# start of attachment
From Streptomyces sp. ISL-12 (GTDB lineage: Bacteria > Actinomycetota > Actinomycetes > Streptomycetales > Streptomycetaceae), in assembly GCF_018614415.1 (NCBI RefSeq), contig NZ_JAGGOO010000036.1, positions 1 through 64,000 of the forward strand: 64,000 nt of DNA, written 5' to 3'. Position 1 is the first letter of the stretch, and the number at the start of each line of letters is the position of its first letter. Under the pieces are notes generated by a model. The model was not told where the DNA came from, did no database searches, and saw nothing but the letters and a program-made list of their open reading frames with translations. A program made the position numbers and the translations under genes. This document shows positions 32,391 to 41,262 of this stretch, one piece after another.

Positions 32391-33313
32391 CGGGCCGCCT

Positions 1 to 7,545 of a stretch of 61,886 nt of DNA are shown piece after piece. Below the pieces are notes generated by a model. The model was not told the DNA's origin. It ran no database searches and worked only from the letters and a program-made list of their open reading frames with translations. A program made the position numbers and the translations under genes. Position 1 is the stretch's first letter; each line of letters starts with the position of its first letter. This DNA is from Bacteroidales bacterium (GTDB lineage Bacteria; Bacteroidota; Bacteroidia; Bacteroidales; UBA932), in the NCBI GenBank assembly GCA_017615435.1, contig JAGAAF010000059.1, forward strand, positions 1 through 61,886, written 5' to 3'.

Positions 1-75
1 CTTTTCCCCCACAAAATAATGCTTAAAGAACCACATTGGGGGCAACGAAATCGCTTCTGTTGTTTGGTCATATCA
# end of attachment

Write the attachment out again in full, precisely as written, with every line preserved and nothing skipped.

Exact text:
From Streptomyces sp. ISL-12 (GTDB lineage: Bacteria > Actinomycetota > Actinomycetes > Streptomycetales > Streptomycetaceae), in assembly GCF_018614415.1 (NCBI RefSeq), contig NZ_JAGGOO010000036.1, positions 1 through 64,000 of the forward strand: 64,000 nt of DNA, written 5' to 3'. Position 1 is the first letter of the stretch, and the number at the start of each line of letters is the position of its first letter. Under the pieces are notes generated by a model. The model was not told where the DNA came from, did no database searches, and saw nothing but the letters and a program-made list of their open reading frames with translations. A program made the position numbers and the translations under genes. This document shows positions 32,391 to 41,262 of this stretch, one piece after another.

Positions 32391-33313
32391 CGGGCCGCCT

Positions 1 to 7,545 of a stretch of 61,886 nt of DNA are shown piece after piece. Below the pieces are notes generated by a model. The model was not told the DNA's origin. It ran no database searches and worked only from the letters and a program-made list of their open reading frames with translations. A program made the position numbers and the translations under genes. Position 1 is the stretch's first letter; each line of letters starts with the position of its first letter. This DNA is from Bacteroidales bacterium (GTDB lineage Bacteria; Bacteroidota; Bacteroidia; Bacteroidales; UBA932), in the NCBI GenBank assembly GCA_017615435.1, contig JAGAAF010000059.1, forward strand, positions 1 through 61,886, written 5' to 3'.

Positions 1-75
1 CTTTTCCCCCACAAAATAATGCTTAAAGAACCACATTGGGGGCAACGAAATCGCTTCTGTTGTTTGGTCATATCA